More Retailers to Promote Product Rentals and Other Unique Strategies

Recurring revenue is a thing of beauty for the bottom line at most businesses. Once the consumer is hooked on the product or service being bicycleshopprovided, they might not mind paying the accompanying bill every month. The mobile phone industry is a good example of this situation. In a recent blog post at The Retail Doctor, Bob Phibbs prescribes a few steps that retailers can take to improve their revenues this year and renting out products is one of his ideas. This strategy will appeal to the thrifty values many consumers now have.

The truth is that many retailers are struggling to maintain a healthy cash flow while they compete with the likes of Amazon. Real success means retailers must come up with some out-​of-​the-​box thinking and marketing campaigns. Because most consumers are still in the thrifty mindset, retailers must position themselves as being helpful in that regard.

Phibbs highlights the success of Zipcar as an example of Millennial comfort with renting instead of owning things.  The rental model works because consumers prefer to pay for a product only when they want to use it. This concept could be applied to other categories like bicycles or baby furniture.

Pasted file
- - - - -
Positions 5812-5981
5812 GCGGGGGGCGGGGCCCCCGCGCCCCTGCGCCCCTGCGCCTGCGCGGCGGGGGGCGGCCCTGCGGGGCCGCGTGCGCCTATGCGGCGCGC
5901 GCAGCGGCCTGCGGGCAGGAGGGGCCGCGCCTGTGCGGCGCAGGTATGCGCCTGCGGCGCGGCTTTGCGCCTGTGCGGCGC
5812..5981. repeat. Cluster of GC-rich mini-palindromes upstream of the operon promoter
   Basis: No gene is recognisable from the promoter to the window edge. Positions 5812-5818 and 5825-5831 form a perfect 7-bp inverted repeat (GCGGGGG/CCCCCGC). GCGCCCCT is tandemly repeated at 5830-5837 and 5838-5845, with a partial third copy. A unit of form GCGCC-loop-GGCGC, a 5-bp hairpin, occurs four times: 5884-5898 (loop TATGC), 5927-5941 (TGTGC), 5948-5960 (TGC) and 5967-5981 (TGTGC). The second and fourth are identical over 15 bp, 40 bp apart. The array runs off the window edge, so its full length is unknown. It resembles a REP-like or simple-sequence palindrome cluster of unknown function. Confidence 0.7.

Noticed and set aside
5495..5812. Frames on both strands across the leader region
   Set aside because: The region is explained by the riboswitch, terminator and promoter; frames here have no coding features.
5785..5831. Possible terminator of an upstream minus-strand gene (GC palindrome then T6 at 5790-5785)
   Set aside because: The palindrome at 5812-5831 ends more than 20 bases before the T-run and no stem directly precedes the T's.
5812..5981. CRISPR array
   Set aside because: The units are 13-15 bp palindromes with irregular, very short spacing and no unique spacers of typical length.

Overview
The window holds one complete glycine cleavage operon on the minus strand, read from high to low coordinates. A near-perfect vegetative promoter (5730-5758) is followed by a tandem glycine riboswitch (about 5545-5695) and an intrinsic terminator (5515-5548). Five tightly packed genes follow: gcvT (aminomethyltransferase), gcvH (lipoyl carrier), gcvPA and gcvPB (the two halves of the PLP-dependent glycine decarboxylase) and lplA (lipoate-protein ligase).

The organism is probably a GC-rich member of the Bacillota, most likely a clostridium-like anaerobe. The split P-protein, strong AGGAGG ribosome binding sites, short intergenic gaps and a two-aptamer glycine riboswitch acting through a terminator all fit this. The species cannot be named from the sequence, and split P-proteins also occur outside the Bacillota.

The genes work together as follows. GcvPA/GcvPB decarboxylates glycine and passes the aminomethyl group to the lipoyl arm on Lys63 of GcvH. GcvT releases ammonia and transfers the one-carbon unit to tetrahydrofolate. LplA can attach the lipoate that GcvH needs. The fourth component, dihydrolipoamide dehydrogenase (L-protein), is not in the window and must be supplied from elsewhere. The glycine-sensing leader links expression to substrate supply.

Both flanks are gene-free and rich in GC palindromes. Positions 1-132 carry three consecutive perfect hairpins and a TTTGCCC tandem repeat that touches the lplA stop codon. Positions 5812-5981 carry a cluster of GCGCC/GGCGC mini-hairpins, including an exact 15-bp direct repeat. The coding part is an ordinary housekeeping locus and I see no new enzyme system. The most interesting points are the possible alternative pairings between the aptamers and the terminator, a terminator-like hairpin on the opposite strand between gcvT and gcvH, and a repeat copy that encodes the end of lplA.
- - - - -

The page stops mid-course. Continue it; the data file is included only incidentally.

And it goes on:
This year, specialty retailers can also improve their prospects by being different. Phibbs encourages them to work with Amazon instead of against the behemoth. Retailers who are lucky enough to get customers walking through the door should have staff people available to engage the showroomers, talk with them about they've been viewing online and try to upsell them to a different product.

In addition, retailers might want to remember that customers are overwhelmed by a surplus of everything these days – especially product choices. Maintaining an attractive bricks and mortar space, one that is clean and decorated conservatively — think Apple store — might be the first step to inviting customers into a unique selling atmosphere.

Phibbs argues that it doesn’t matter if a retailer doesn’t have a specific product on the shelf. The salesperson can educate the customer, make the sale and make sure it is  quickly delivered to the  customer’s home.

According to Phibbs, retailer time and money will be better spent on smart ad campaigns, especially in out-​of-​home location this year. Consumers are using their smartphones while sitting in traffic or waiting for bus. This is prime shopping time and smart retailers are figuring out ways to connect personally with these customers to promote the purchase or rental of their products and services.

To read all of the advice Phibbs has for retailers in 2013, click here.

[Source: Phibbs, Bob. 12 Retail Industry Facts for 2013. Retaildoc​.com. Web. 29 Jan. 2013] 
Kathy Crosett
Kathy is the Vice President of Research for SalesFuel. She holds a Masters in Business Administration from the University of Vermont and oversees a staff of researchers, writers and content providers for SalesFuel. Previously, she was co-​owner of several small businesses in the health care services sector.